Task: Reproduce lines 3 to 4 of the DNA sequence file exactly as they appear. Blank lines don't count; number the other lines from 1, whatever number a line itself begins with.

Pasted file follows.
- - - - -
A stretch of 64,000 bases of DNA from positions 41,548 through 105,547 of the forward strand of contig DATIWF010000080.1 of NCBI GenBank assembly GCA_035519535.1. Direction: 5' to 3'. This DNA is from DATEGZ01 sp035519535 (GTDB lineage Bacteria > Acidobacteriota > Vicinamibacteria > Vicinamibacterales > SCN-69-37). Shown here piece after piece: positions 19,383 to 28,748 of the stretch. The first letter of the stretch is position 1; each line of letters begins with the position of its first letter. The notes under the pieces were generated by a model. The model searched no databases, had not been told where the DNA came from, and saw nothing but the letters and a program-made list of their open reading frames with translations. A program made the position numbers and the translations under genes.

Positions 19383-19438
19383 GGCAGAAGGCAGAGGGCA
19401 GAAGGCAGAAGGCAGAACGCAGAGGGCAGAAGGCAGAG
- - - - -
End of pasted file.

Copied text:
19383 GGCAGAAGGCAGAGGGCA
19401 GAAGGCAGAAGGCAGAACGCAGAGGGCAGAAGGCAGAG